Court denies bail to Ammon Bundy & 3 others as Oregon occupation continues
The leader of the group of armed men that occupied the Malheur National Wildlife Refuge, Ammon Bundy, as well as his brother Ryan, Brian Cavalier, and Ryan Payne, were all denied release on Friday. US Magistrate Judge Stacie Beckerman said that they posed a danger to public safety and were considered a flight risk, as she was concerned they would not follow orders to return to Oregon for criminal proceedings.
She also stipulated that they would be released only if the standoff ended, according to the Associated Press
“So long as that situation is ongoing, I’m not going to release anybody from custody,” Beckerman told the court on Thursday, reported the Oregonian.
Bundy and other members of his band of occupiers were arrested on Tuesday in a confrontation with law enforcement that left one of the group dead.
The ranchers had occupied the refuge since January 2, demanding that the federal government turn public lands over to local control and complaining about what they said were onerous federal rules governing grazing and mining rights across the West. They also expressed anger over the sentences of two Oregon ranchers convicted of arson under a terrorism law for setting fires on their own land that touched over to federal property.
Four holdouts, three men and one woman, remain at the refuge near Burns. They posted a YouTube video on Friday demanding pardons for everyone involved in the occupation.
At the 1:20 mark in the video, a speaker believed to be David Fry said he had asked the FBI whether it was possible to “get out of here without charges,” complaining “they keep saying they ‘can’t drop the charges,’ they ‘didn’t make the charges,’ they ‘can’t speak to the people who made the charges,’ so ‘that’s not possible.”’
The video shows Fry standing by a campfire in the rain, surrounded by water bottles and other supplies.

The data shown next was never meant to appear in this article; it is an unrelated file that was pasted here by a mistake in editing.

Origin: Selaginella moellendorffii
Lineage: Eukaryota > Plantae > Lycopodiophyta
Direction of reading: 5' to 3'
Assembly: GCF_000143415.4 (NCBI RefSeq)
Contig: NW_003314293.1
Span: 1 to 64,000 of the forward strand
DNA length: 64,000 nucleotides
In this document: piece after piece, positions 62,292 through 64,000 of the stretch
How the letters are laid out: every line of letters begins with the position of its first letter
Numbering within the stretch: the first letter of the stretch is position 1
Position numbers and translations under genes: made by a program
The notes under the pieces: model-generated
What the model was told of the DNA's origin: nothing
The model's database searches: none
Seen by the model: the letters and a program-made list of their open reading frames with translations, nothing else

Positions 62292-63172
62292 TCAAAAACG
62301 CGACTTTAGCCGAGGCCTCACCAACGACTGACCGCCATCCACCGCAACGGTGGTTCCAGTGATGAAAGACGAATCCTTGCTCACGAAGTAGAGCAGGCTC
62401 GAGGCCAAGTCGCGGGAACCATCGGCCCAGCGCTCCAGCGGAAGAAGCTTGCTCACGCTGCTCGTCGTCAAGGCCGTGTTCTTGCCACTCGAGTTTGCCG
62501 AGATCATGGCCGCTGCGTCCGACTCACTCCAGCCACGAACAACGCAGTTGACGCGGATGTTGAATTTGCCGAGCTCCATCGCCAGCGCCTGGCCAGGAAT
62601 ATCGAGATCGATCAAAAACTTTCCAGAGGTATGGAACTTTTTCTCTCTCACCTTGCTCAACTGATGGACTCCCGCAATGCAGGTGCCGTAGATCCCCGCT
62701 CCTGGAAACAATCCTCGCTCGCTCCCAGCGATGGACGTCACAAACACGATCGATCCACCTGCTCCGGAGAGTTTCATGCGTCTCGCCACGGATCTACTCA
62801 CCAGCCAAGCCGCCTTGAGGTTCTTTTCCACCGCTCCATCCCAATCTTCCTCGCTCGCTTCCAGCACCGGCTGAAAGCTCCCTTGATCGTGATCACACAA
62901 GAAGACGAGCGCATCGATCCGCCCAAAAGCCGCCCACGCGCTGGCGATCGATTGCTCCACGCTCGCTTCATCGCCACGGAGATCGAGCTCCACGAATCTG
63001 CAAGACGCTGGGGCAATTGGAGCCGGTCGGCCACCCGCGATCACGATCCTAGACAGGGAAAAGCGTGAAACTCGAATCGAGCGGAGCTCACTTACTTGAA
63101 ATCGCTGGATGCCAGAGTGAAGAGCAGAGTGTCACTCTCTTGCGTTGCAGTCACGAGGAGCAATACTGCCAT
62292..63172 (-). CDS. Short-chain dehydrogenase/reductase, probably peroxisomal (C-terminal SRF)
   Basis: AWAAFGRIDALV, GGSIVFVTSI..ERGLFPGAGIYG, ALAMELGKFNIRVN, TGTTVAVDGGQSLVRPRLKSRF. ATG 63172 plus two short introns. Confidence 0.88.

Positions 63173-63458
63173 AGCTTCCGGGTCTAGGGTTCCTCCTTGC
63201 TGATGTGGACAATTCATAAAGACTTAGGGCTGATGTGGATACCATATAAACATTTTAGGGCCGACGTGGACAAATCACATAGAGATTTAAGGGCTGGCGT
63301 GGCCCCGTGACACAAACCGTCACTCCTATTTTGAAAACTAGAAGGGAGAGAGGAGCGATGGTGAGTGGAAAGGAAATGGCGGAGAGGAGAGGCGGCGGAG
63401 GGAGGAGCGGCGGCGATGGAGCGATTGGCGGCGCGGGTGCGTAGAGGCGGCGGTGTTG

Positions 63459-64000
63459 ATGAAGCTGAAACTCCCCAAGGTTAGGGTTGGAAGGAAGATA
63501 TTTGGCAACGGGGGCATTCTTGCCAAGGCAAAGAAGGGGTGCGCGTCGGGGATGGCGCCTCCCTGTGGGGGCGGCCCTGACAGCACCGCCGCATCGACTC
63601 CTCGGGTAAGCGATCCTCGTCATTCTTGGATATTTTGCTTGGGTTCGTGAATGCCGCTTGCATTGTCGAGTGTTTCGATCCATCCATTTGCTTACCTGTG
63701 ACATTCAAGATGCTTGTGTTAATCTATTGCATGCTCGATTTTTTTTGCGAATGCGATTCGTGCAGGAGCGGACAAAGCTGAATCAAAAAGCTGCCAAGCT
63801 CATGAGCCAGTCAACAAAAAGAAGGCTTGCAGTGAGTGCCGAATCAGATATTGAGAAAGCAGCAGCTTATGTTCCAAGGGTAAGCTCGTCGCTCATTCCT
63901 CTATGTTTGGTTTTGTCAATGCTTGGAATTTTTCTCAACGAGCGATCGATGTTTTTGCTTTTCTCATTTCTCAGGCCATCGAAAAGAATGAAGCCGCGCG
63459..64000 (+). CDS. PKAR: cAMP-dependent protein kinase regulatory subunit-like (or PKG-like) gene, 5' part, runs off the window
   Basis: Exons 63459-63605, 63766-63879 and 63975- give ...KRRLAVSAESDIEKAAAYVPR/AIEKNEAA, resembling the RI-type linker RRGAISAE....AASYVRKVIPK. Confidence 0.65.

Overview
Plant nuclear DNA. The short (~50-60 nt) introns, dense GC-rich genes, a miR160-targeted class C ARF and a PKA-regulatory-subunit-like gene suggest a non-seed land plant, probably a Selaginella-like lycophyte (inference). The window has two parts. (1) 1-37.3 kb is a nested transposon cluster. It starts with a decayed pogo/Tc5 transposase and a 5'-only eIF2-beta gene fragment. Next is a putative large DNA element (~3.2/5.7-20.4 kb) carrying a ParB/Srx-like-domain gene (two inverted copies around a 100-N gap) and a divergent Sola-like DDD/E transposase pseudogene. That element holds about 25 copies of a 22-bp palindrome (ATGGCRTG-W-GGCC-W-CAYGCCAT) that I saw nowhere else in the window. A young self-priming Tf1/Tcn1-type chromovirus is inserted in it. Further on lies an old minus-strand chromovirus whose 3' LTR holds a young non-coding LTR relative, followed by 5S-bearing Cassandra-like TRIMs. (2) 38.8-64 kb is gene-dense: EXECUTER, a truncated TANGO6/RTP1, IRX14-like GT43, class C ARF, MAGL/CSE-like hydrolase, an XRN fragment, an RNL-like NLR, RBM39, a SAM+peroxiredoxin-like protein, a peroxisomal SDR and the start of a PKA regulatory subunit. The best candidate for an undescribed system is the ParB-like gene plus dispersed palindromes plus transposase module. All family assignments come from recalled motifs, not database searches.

“So they just want to separate us and get us all home so they can pick us off one by one at our houses without being stuck together in groups with the guns. That’s what they don’t want. They want us to be separated,” he added.
FBI spokeswoman Beth Anne Steele told AP that “nothing at all” had happened overnight at the refuge, and that she wouldn’t discuss any strategic decisions planned for Friday.
In a Friday court filing, prosecutors said Ammon Bundy, his brother Ryan, and other occupiers “have long been associated with armed conflicts with the federal government and have repeatedly rejected the authority of the federal government, making them unsuitable for court-ordered supervision,” according to The Oregonian.
As an example, they cited the participation of Ammon Bundy and others in an armed standoff with the government over grazing rights, which was led by the Bundys’ father, Nevada rancher Cliven Bundy.
The charges against the defendants state that the refuge’s 16 employees have been prevented from reporting to work because of threats of violence
Ammon Bundy’s lawyer told the court that her client was “not an anarchist; he believes in government,” that he was not aligned with those remaining at the refuge, and wants to go back to his family in Idaho.
“He is done in Harney County; his message has been sent,” she said, according to the AP.